Re Inmarsat, true. If the northern horizon where I am in the south of Australia is around 50º or higher then I can’t connect. No drama as I’m usually on mountain plateaux and ridges or in the outback so it’s a perfectly valid option for me; you have to do the research on what works in your circumstances.

  19. AVIATOR November 2nd, 2013 1:34 am

    Good on ya mate.

    Most of us want an Inreach or an Iridium satphone for worst case scenarios.
    Whether we know it or not, it’s what we need.
    Murphys law says we will be alone and injured in the deepest hole in the valley, on a northern slope, far north in the northern hemisphere.
    Inmarsat or Thuraya cant help us there, Iridium/Inreach probably can.

    There’s a reason Iridium is expensive, you get what you pay for.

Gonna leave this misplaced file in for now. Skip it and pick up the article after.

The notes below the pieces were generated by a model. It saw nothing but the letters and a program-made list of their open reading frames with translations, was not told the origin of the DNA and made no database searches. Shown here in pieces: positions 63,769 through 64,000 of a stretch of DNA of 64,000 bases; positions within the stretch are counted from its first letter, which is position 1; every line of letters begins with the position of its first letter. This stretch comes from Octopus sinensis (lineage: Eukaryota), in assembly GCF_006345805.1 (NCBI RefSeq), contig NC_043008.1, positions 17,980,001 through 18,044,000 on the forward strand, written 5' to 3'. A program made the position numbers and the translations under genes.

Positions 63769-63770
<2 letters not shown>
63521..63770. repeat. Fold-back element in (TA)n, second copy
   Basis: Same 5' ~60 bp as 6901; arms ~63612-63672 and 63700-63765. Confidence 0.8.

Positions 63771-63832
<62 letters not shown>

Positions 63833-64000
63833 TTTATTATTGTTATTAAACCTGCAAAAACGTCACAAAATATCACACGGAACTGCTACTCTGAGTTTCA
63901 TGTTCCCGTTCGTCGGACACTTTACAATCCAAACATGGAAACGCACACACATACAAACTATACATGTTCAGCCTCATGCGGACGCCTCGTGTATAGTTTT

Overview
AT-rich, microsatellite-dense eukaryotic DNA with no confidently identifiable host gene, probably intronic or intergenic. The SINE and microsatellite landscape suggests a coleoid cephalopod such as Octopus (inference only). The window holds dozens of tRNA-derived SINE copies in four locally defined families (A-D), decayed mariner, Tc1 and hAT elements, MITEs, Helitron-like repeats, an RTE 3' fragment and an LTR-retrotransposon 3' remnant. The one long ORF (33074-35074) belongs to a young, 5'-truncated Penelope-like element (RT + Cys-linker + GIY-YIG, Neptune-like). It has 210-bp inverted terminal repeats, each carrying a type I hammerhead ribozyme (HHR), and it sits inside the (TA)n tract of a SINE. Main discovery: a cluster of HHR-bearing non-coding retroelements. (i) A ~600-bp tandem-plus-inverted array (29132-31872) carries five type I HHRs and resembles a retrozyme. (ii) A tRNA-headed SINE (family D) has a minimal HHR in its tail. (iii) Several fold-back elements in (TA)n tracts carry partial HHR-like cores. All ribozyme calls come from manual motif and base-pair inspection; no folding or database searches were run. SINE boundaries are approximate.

and that’s why Inreach is such a bargain.
    Do your research indeed y’all.

  20. Ziggy November 2nd, 2013 2:46 pm

    The perennial criticism of Iridium (that the Inreach uses) is drop-outs as a call fails to get transferred to the next LEO sat. For those immobilised at the bottom of a gorge it would be good to know what each degree of arc of open sky provides by way of call time. At a guess the Inreach should work better than a satphone under those circumstances since it only has to ID, connect and shoot 160 chars.

    In Australia the purchase and use costs of an Inreach is extortionate.

  21. Rob November 25th, 2013 4:15 am

    Avoid Iridium. I was sold a faulty phone (new), and they refused to assist me. This was to be used by my mother in emergency situations, as she is in a wheelchair. On the 17th October 2013 bush fires in Sydney AUS impacted her home, and because landline and mobile were out she was unable to use the Iridium due to the fault. Thankfully a fire crew pulled her out. Pathetic thing is the Iridium CEO Matt Desch was aware of this problem for months before, and did nothing. Even AFTER he has done nothing. Iridium isn’t a company you can count on in an emergency.